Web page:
Politicians by Decree and Illiterate by Submission / Cubanet, Victor Manuel Dominguez

20080405035345-raulcubanet square logoCubanet.org, Victor Manuel Dominguez, Havana, 24 June 2015 – Abel Prieto rides again. Not as the author of two little novels whose names I cannot remember. Nor as the ex-president of a union of writers and authors more sold to the powers-that-be than self-help books at the Havana book fair, or reproductions of “Still Life with the Leader” at an art exposition committed to who knows what.

Never ever as that ex-minister of culture, with long hair and little sense, who declared that poets like Raul Rivera could be jailed, but they would not show up shot in the head at the edge of some ditch. Now, such a sad political figure, he rides as the cultural adviser to the Cuban president.

Other “Kultural Pajes”

As the Spanish writer Arturo Perez Reverte said in his article “Kultural Pajes” from the book With Intent to Offend, “The more illiterate the politicians are – in Spain those two words almost always are synonymous – the more they like to appear in the cultural pages of the newspapers.”

It happens here in Cuba, too. The difference is that here the lines fuse, and writers and artists are declared politicians by decree and illiterate by submission. Our politician-intellectuals also write or “sing” to the authorities, who sign a document to send innocents to the execution wall.

Therefore, Abel Prieto’s words to the Spanish daily El Pais are not strange although they are cynical: “The idea that we live in a regime that controls everything that the citizen consumes is a lie, an untenable caricature in this interconnected world.”

Saying that in a nation where the citizens are only interconnected, against their will, to registration offices, personnel files, surveillance centers, State Security and Interior Ministry monitoring and control departments or crime laboratories is a bluff.

The assertion that Cubans are at a high level of international connectedness would be pathetic, if it were not insulting, when we have not yet even overcome the barrier between the produce market and the stove, and they censor films, prohibit books, and pursue and seize antennas across the length and breadth of the country.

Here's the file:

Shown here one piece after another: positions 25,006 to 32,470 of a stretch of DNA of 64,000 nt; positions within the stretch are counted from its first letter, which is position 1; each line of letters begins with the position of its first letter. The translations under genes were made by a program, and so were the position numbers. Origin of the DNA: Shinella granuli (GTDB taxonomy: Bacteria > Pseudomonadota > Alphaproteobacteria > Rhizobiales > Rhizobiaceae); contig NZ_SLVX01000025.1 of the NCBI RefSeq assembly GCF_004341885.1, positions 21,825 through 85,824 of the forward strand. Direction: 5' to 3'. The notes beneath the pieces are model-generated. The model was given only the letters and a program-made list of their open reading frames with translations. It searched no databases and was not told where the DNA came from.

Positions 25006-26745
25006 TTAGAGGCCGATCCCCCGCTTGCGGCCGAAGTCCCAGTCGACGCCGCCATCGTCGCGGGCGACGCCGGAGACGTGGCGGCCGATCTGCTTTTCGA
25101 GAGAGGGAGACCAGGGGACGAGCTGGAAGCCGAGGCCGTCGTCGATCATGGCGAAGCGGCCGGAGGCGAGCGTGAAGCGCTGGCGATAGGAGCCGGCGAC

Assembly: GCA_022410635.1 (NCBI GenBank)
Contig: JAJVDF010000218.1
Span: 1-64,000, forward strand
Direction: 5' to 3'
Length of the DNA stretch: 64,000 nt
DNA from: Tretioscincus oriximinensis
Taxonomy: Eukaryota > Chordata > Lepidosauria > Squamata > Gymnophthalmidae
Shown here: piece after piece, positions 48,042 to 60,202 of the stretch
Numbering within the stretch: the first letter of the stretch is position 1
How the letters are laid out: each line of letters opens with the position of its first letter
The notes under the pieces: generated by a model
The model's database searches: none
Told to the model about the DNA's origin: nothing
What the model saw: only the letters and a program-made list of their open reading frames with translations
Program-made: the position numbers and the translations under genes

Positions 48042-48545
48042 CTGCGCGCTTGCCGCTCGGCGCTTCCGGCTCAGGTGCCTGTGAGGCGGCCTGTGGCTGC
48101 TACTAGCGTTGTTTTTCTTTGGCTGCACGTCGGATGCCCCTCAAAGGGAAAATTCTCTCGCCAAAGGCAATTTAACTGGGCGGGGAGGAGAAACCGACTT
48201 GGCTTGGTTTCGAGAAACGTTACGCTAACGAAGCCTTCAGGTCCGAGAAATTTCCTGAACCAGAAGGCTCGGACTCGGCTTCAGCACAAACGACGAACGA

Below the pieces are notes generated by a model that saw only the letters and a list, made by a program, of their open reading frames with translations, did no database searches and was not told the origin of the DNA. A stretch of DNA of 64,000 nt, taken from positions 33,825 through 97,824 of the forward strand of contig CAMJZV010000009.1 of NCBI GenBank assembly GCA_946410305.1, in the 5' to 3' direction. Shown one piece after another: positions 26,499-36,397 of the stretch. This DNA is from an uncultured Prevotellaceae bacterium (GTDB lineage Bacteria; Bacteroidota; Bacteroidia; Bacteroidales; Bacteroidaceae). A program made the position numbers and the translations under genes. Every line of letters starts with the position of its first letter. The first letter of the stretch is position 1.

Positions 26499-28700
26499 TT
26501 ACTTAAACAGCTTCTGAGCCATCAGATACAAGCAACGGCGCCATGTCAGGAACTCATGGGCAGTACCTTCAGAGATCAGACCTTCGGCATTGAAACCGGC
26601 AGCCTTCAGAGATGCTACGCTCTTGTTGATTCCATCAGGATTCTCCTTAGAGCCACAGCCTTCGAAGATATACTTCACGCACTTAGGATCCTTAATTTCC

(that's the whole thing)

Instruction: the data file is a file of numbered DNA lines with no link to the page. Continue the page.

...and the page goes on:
The Dark Object of Desire

According to Abel Prieto in El Pais, “We are not going to prohibit things. Prohibition makes the forbidden fruit attractive, the dark object of desire.” We had and have enough experience. From the prohibitions on listening to the Beatles or writing to a relative abroad to access to the internet.

Apparently among the secret guidelines issued by the Communist Party to its cadres in order to mend the nation is the obligatory reading of the poem Man’s Statutes by the Brazilian Thiago de Melo which in one of its verses he says: “Prohibiting is prohibited.” In Cuba only outwardly?

The reality is that Abel contradicts himself. While on one hand he assures that we are not going to prohibit, on the other he says that “we are never going to allow the market to dictate our cultural policy,” when everything is sold, from Lennon’s spectacles and Che’s beret to the sheet music of the National Anthem.

The strategic shield against cultural penetration designed by Abel (under the guidance of Cain: the State) is that it works against banality and frivolity so that people learn to differentiate, apparently, among the “exquisite” passages by Baby Lores about Fidel and the subversive themes of the Cuban rappers Los Aldeanos* (The Villagers).

Which is to say that, disguised as a demand for quality, absolute control of what citizens consume continues. They will not prohibit them, they will only give them the option, for the good of their cultural appreciation level, of seeing or hearing what the Cuban Minister of Culture, assisted by the Minister of the Interior, schedules.

Among Abel’s proposals against banality and frivolity is a “weekly packet” that includes films like The Maltese Falcon and Gandhi, the new Latin-American cinema, Kenneth Branagh’s Hamlet, and a symphonic cocktail by Silvio Rodriguez with the Small Daylight Serenade, that delusional song about “I live in a free country/which can only be free…”

Also to be enjoyed are films by Woody Allen and other offerings that combine “things with cultural density and entertainment material” far from racism and violence, as if in the films about mambises – Cuba’s independence fighters of the wars of independence — the guerrillas and international soldiers fight with cakes, and meringue is spilled instead of blood.

The dark desire for total control by the State is intact. Beyond the linguistic juggling that government spokesmen perform within and outside of Cuba. And without denying a minimal (fortuitous) breach in what is consumed, we still are very far from choosing freely what we desire.

When Abel wonders, in his interview with El Pais, “What are we going to do with Don Quixote?” perhaps Marino Murillo and the company answer him: Send him to run an agricultural cooperative, assisted by Sancho and Rocinante. Or, even better, have him manage the little restaurant La Dulcinea on Trinket Island.

victor-manuel-dominguez.thumbnailAbout the Author

Victor Manuel Dominguez is an independent journalist. He lives in Central Havana.


*Translator’s note: Lyrics to the Los Aldeanos rap video linked to are available here (in Spanish)

Translated by Mary Lou Keel